You Already Have A Phone Patch

Hey, there!

Sometimes, we make things a lot harder for ourselves than we need to.

Sometimes, the solution to our problem is right in front of our eyes.

Or, right in our ears.

First, let’s make sure we understand what a phone patch is, and what it does.

A phone patch is a device that connects, or patches, a phone line into a studio console so that the client, who might be in a remote location, can “listen in” on the voice session without being recorded by the engineer. They might just listen, they might offer direction, or they might be playing Words with Friends while pretending to care about the session.

You used to have to have a three- or four-thousand dollar piece of equipment hooked into an elaborate set of inputs and a muting system to accomplish this. And some studios still have that.

But you have a much simpler, much more elegant solution, sitting in your pocket, purse, pouch or desk.

Or in your ear.

You have a Bluetooth or wired headset for your cell phone, right? You do if you drive legally with a cell phone in California, and in a lot of other states.

That’s your phone patch.


If you use a mic without a set of headphones, just plug in your cellphone’s headset, wired or wireless and have the client call you at the appointed time of your session. When you talk into your studio mic, you’ll also be talking into your cell phone headset at the same time. And you’ll only be able to hear the client in your ear – the studio mic won’t pick up that sound.

And if you do use headphones, you can still do the same thing – just put the cell headset on first, then your monitoring headphones, making sure that the tip of the mic boom of the cell’s headset is exposed, or, if the headset’s mic is on the cord that leads to the phone, it’s not stuffed inside your headphone’s cups.

(Which really sounds dirty.)

And if you use earbuds, just use one, and use the headset in the other ear.

And that’s it! And it actually sounds better than the old phone patch – with no muting needed.

As usual, enjoy. And if you’re looking for the cell headset I use, here it is: the Plantronics Discovery 975, the very best Bluetooth headset on the market. A link:

Hope this helps.


8 Responses to You Already Have A Phone Patch

  1. Andy Field June 22, 2015 at 7:08 am #

    I use Google Voice or Skype. That way the client is hearing me through the actual microphone that I’m using and I’m hearing the client in my existing headphones. No need for additional hardware at all! Technology is amazing, huh?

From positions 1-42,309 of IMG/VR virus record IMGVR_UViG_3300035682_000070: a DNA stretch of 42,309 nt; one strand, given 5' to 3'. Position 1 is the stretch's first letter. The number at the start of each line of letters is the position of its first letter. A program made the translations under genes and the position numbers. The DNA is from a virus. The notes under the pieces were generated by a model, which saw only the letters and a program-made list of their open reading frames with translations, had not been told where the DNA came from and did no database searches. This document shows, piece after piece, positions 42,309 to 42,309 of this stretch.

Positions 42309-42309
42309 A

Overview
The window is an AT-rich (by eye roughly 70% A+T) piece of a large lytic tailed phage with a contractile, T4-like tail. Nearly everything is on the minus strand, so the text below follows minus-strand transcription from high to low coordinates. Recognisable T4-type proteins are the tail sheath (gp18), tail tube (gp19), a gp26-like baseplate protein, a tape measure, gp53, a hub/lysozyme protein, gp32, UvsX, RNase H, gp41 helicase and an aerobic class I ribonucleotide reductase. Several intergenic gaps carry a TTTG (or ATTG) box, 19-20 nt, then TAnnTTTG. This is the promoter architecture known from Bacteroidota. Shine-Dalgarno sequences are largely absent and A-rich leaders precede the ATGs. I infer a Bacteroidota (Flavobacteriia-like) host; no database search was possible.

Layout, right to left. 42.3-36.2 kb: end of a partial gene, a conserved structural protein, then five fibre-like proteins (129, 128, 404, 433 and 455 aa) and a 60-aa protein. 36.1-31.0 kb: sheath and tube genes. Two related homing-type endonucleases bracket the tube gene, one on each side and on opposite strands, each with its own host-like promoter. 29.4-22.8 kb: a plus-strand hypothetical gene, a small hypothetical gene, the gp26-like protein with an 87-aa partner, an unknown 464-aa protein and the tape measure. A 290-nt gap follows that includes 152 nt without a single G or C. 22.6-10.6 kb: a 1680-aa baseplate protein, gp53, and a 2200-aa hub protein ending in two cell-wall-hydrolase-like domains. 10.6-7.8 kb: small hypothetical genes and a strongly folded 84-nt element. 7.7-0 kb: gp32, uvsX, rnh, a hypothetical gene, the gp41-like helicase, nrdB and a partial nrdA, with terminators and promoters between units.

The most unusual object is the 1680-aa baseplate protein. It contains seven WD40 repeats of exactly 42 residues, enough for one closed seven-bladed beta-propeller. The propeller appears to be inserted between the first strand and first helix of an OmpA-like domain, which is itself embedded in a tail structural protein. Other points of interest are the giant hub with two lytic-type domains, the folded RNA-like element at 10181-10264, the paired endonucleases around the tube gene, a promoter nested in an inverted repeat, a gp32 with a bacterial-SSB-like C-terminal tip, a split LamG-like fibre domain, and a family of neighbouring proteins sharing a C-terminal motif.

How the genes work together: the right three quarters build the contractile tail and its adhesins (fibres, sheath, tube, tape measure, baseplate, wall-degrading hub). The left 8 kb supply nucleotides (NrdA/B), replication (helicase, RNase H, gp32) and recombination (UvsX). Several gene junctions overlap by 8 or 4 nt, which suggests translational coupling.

• David H. Lawrence XVII June 22, 2015 at 3:24 pm #

      That’s great, as long as there’s nothing of that Skype or Google Voice call being picked up by the mic – awesome!

    • Jonathan Strait November 17, 2019 at 11:45 am #

      I’m with you Andy! Google Voice is awesome and you can’t beat free!

      Thanks David!

  2. Cindy June 22, 2015 at 11:42 am #

    Brilliant!! Thanks for this one!

  3. Robert Leach June 24, 2015 at 9:39 pm #

    Our “voice patch” is a dedicated Apogee Mic into a first gen. Ipad mini running Skype (with phone call upgrade). Unless the client is eating or has some other distraction going I have a small JBL speaker plugged into the Ipad. I like the direction to be on the recording so I or the client’s editor can hear which takes they liked and there is no confusion about what the direction or frequent line changes were. If the client has too much background, I either ask them to mute while my daughter is reading or use an ear bud instead of the speaker.

    My daughter has an ongoing job that is recorded like this and it works better than other commercial patch solutions I have tired. I found running Skype through the same computer that was recording sometimes caused problems. that is why I went with the Ipad Mini.

  4. Rich Masotti February 27, 2017 at 7:39 am #

    Thank you for all of the above!

  5. Tim Carter May 15, 2018 at 6:40 am #

    As usual, a workaround that’s practical. I love love love simple and practical solutions like this one. TNX David as we say in Morse.

  6. Blair May 16, 2018 at 8:55 am #

    Thank you David for helping us keep things simple and less expensive!

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